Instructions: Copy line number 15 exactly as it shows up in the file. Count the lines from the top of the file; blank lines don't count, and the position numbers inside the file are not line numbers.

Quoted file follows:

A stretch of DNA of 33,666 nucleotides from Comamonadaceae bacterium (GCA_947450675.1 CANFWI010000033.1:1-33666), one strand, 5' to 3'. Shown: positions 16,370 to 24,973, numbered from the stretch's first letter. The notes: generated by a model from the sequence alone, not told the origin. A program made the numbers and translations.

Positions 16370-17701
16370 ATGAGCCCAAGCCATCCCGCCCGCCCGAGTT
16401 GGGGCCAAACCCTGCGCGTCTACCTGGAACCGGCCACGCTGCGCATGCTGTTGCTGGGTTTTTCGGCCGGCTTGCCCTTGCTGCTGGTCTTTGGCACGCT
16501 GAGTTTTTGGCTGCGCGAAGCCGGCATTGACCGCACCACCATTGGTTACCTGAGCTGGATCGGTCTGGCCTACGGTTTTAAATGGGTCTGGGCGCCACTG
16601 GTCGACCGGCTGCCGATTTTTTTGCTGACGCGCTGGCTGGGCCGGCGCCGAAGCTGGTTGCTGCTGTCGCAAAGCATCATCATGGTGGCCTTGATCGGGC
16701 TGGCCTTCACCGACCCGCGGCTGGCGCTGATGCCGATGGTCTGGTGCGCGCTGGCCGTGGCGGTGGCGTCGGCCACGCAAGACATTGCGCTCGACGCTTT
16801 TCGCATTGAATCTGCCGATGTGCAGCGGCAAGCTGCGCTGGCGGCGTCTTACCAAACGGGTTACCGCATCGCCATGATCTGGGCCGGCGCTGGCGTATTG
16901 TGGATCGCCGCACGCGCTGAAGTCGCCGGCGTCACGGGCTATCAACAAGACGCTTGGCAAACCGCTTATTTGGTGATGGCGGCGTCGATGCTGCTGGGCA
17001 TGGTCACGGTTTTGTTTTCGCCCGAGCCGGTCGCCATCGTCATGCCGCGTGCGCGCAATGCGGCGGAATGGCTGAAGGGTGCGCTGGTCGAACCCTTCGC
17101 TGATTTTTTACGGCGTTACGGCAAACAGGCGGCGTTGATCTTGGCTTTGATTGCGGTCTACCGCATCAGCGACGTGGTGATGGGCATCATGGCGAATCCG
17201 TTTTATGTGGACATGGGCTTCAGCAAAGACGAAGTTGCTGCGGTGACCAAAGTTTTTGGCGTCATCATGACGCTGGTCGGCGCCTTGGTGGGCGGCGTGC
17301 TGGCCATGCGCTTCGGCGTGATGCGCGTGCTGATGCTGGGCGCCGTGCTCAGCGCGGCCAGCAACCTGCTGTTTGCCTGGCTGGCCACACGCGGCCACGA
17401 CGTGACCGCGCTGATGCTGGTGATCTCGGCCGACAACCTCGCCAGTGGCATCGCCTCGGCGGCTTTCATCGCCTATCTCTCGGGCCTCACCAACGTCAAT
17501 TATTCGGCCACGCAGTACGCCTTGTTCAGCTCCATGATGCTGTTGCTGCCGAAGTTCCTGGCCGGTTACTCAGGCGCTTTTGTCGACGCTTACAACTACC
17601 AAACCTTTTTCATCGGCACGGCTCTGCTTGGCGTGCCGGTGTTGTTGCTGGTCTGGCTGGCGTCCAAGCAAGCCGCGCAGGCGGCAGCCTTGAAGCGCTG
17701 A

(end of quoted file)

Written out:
17501 TATTCGGCCACGCAGTACGCCTTGTTCAGCTCCATGATGCTGTTGCTGCCGAAGTTCCTGGCCGGTTACTCAGGCGCTTTTGTCGACGCTTACAACTACC